And sure, Monk's just the same overfed blabbermouth mooncalf he always was...but now Bill finds he has a cold new fear to swallow on, freezing him clear through the centre of where he's always been told his soul should be: The growing fear of waking up one morning or night to find the Priest simply gone, and him left alone--with Monk, with his fists, with his knives, with his rage.

With himself.

So maybe it's that makes him follow the Priest around for the next (month?) or so, in full battle regalia, scowling and taunting and berating the Priest at every turn: Questioning his piety, his courage, his lineage. Doing whatever he can to transfer some of this terrible fever inside him to the Priest, before it eats him away altogether from the inside-out...

Until one evening, when the Priest catches him fuming at him across the table, beating an impatient tattoo on the boards with the sole of his boot--then leans over faster and farther than Bill ever thought he could to collar him by the back of the head, one huge palm cupping Bill's leather-slicked skull--


--and pulls him in, muzzles him deep with a hot mash of lips and teeth; makes him twist in surprise, a hooked fish jerking, and still holds him there, effortless, with the Priest's clever Mick tongue sunk like a sword to its hilt in Bill's throat.

"Should've tried this manner of attack years ago," the Priest remarks, when they break apart at last, "seein' how well it's finally stopped all your bloody stupid talk."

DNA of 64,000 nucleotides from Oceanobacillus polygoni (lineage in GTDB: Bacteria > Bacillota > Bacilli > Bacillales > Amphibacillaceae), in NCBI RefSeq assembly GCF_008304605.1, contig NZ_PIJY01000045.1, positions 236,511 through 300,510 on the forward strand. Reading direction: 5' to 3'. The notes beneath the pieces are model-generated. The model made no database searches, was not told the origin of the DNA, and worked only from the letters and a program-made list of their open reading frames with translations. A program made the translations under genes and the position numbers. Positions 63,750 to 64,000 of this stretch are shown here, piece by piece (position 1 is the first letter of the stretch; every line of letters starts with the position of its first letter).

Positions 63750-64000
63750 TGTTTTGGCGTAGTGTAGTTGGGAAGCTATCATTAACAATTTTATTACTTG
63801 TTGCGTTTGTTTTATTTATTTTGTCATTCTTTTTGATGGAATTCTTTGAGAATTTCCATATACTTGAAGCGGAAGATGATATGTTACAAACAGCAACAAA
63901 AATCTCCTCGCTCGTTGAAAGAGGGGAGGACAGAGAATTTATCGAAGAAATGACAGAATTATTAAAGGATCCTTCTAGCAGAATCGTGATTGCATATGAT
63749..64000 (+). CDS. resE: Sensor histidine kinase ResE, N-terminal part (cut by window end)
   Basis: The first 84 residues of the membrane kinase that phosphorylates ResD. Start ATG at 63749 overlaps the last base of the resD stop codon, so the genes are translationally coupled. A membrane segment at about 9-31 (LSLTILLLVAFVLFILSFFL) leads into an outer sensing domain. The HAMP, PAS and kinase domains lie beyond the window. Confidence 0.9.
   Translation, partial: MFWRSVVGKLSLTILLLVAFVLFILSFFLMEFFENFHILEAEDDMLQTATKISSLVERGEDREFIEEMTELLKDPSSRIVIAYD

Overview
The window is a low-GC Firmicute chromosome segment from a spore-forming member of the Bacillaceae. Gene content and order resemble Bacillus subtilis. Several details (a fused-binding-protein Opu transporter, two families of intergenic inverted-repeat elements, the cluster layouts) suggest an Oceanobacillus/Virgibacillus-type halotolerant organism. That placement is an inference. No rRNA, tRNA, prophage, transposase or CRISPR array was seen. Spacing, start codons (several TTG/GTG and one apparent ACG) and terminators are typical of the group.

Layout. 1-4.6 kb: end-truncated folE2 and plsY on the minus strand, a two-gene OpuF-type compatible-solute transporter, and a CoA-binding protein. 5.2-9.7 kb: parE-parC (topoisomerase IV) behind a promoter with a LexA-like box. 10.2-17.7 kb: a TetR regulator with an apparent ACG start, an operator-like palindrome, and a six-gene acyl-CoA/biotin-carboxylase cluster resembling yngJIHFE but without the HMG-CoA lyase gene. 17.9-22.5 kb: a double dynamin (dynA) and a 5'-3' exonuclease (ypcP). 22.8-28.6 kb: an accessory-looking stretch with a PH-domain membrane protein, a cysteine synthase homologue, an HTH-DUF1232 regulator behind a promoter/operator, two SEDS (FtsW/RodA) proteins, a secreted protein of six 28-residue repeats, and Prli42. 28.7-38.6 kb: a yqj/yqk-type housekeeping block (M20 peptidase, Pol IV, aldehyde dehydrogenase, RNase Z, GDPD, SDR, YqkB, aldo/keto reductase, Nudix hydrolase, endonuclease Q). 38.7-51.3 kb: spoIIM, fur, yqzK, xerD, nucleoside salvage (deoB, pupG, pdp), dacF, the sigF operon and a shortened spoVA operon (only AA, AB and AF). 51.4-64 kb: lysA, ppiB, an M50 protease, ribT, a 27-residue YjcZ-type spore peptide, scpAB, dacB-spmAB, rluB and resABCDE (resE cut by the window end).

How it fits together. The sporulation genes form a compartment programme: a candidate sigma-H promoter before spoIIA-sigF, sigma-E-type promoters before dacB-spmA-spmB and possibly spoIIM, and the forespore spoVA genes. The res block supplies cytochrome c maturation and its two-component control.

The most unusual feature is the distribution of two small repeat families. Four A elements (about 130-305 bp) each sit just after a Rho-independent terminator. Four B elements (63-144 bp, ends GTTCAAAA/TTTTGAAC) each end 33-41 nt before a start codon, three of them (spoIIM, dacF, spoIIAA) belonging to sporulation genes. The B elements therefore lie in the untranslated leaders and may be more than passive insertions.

To which Bill first gapes, then takes a long, harsh breath. And finds himself saying, at last:

" got Amsterdam. Got your wife, somewheres. Jenny, she's free of me now, but what've I got, Priest--what did I ever have, but you? Don't never leave me..."

And Lord God Almighty, King of Hosts, but that unsaid "please" at the tail of it's a fresh weakness to end all weaknesses; it cracks his chest wide up under the breastbone just like Amsterdam's knife, leaving Bill utterly defenseless, splayed in his own shame. He'd gladly cut out both eyes if he thought it'd help, though he knows--from bitter experience, on that unholy battlefield outside--that they'd just grow back in, soon enough.


"Oh, I think I'll be here some time yet," the Priest tells him, softly. And presses him back against the longhouse wall with all that terrible Irish strength of his, so's they tangle like two vines--sharp and rough as steel on steel, fitting always together like they was made for it. So's when their mouths find each other again in the flickering dark, it's with a clash, like two swords crossing: Sweet as stolen honey, terrible as an army with banners.

So in the end, whether it's Heaven or Hell ain't for Bill to decide, no more than anyone else. It's the Hot Country, is all. Where he is, and will be, and should be. Must be.

And the Priest seems to agree. Which might be why he next pulls Bill upstairs, in full sight of everybody, where they can find a bed big enough to let them fight the endless bettle between 'em out some more.